Tuesday, April 05, 2016

Traditional And Alternative Methods Of Treating Morton's Neuroma - I've Tried Them All!

Morton's Neuroma is an extremely painful condition.
Here's what you can do about it.
Morton's Neuroma
About 4 years ago I started getting intermittent pains in the front of my feet, especially when I walked barefoot on hard surfaces. I was an avid Zumba dancer and wore these tight dance sneakers which crowded my toes. Of course this followed a 36 year corporate career where I wore high heals every day. Then, to make matters worse, I injured a toe on my right foot when I opened a heavy door over it. Now, every step I took created a sharp, electrical pain in the ball of my foot. I was diagnosed with Morton's neuroma.

Morton's neuroma is when the tissue around the nerves leading to your toes begins to thicken or becomes inflamed. Typically this occurs in the area between the third and fourth toes (or metatarsals) although it also can occur between the second and third toes. This thickening pinches and compresses the nerve causing various sensations and pain. Some people feel as if they are standing on a pebble in their shoe, or on a fold in their sock. I have not experienced this to a large degree. My symptoms were sharp and burning pain in the ball of my foot that radiated through my toes.

My search for a cure was a long one. I have tried practically every traditional treatment, from cortisone to surgery, as well as every alternative treatment, from acupuncture to cannabis. If you are reading this, I know how much pain you are in so I am going to share everything that I tried to relieve my pain and be able to resume my active life.

Shoes
Sorry ladies, but that closet full of cute, pointy-toed shoes may have to go. Women's shoes are especially harmful to feet because they crowd the toes. About three out of four people who suffer from Morton's neuroma are women and I'm pretty sure our shoe wardrobe has a lot to do with it. But even men's shoes and most athletic shoes have a curvature from side to side that "cradles" your feet and causes your toes to scrunch up. So the first thing you should try to do is wear shoes that give you plenty of room.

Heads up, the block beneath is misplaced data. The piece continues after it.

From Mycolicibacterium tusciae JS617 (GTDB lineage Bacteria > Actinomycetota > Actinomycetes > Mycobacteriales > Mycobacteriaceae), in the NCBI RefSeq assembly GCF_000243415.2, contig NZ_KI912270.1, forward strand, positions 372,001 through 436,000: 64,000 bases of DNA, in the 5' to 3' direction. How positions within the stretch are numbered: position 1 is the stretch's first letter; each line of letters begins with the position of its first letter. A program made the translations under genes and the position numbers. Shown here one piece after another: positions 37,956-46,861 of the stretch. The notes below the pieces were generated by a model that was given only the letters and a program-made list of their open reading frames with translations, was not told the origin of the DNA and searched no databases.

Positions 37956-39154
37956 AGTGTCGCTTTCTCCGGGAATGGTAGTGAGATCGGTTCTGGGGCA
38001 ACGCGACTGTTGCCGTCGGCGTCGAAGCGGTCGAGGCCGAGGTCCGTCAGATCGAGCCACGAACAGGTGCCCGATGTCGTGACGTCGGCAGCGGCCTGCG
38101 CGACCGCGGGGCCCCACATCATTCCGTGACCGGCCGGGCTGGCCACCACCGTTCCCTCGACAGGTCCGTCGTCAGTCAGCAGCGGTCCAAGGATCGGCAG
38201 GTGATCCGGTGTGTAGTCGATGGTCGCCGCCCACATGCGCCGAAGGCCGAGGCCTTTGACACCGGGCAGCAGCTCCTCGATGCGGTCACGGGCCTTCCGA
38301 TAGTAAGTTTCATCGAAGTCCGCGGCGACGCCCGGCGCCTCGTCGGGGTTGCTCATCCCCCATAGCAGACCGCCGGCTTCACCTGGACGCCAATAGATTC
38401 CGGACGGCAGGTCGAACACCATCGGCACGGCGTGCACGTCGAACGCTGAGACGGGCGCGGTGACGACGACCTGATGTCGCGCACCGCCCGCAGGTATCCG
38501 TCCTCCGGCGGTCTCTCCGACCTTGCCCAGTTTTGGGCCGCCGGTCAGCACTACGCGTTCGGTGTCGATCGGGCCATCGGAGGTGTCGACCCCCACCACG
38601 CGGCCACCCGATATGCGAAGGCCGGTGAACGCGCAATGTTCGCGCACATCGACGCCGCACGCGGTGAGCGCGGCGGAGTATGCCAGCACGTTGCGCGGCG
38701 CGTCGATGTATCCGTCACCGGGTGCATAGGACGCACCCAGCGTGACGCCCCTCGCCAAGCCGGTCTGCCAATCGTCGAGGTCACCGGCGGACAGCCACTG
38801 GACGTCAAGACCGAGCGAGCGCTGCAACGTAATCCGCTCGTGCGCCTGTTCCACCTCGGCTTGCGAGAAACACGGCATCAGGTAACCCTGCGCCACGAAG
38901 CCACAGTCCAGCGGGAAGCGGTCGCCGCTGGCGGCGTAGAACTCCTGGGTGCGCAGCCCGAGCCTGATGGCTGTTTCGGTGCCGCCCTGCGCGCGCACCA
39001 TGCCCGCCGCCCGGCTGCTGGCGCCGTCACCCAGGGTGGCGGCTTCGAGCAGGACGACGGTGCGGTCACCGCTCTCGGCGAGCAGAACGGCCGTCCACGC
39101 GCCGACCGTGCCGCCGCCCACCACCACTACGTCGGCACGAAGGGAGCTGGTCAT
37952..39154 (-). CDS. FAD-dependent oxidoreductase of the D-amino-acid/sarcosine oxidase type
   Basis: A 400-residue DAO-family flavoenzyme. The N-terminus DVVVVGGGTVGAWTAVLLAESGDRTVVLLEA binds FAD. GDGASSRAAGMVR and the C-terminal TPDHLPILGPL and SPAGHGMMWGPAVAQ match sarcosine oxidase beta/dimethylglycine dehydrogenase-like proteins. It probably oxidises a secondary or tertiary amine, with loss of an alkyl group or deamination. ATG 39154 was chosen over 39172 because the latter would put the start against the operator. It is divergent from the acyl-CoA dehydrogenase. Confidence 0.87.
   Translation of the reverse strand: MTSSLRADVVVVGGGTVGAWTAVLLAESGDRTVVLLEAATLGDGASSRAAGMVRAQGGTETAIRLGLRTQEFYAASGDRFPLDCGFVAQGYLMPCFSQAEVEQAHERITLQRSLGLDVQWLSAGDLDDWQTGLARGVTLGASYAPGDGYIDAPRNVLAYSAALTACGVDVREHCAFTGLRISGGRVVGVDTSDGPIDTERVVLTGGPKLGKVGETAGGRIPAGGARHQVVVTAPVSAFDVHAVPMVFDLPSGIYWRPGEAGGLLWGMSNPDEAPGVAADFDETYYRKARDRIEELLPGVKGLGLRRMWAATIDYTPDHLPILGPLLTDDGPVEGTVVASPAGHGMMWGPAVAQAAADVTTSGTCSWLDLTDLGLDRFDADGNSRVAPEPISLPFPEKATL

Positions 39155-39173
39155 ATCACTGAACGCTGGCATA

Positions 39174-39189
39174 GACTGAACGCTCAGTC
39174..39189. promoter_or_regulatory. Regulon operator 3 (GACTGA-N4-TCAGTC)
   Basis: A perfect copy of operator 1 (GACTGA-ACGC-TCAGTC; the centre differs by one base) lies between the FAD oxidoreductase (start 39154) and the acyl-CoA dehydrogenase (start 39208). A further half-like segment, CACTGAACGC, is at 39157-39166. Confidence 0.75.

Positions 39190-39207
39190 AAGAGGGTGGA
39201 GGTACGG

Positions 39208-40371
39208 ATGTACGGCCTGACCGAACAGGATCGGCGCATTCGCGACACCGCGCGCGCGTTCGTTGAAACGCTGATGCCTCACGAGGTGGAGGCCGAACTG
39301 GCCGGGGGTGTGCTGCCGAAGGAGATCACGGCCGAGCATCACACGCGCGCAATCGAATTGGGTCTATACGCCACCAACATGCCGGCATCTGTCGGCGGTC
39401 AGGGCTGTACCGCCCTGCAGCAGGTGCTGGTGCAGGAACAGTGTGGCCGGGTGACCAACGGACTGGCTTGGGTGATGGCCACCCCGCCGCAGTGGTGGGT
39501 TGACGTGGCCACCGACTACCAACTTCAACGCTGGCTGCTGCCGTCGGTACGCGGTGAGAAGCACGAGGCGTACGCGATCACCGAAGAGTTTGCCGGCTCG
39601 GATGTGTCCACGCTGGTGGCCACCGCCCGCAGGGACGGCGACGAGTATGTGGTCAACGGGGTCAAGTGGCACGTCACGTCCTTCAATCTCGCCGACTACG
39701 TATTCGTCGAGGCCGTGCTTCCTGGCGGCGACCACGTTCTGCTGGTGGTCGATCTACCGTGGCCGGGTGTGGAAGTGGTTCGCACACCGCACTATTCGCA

Here are some of the shoes I've tried.
I particularly like Hoka's, which is a running shoe. I'm not back to running yet but if you are, these are great shoes. 


My most comfortable shoes that I now live in are Altra running shoes. The Olympus model, and perhaps some of their others, have a very large toe box. It's so wide, I affectionately call these my "clown shoes". I wear them almost every day.


The Olympus model is on close out so I just bought a second pair.

OESH shoes were designed specifically for women by Dr. Casey Kerrigan, specifically "to minimize the stress and strain that footwear inflicts on a woman's muscles, tendons, ligaments, and joints." For me, the OESH shoes didn't provide enough cushion and they are so shallow that they don't allow enough room for orthotics or other shoe inserts that you might need for better arch support. They are also very flexible and bend easily. Since people with Morton's neuromas feet hurt when their toes bend, it's better to get a shoe that has more structure. They might be a good shoe to prevent a neuroma in the first place.

Good shoes to prevent a neuroma but 
not stiff enough if you already have one.
Besides running shoes, some Keen shoes are quite comfortable because they provide room in the toe. They are also quite stiff and don't bend easily. 

Keens
When I dress up, I wear these SAS women's Nudu sandals. The straps allow you to customize the shoe to your foot and the cushioning is amazingly comfortable. It's like walking on a memory foam bed. 

Super comfortable and somewhat dressy
Metatarsal Pads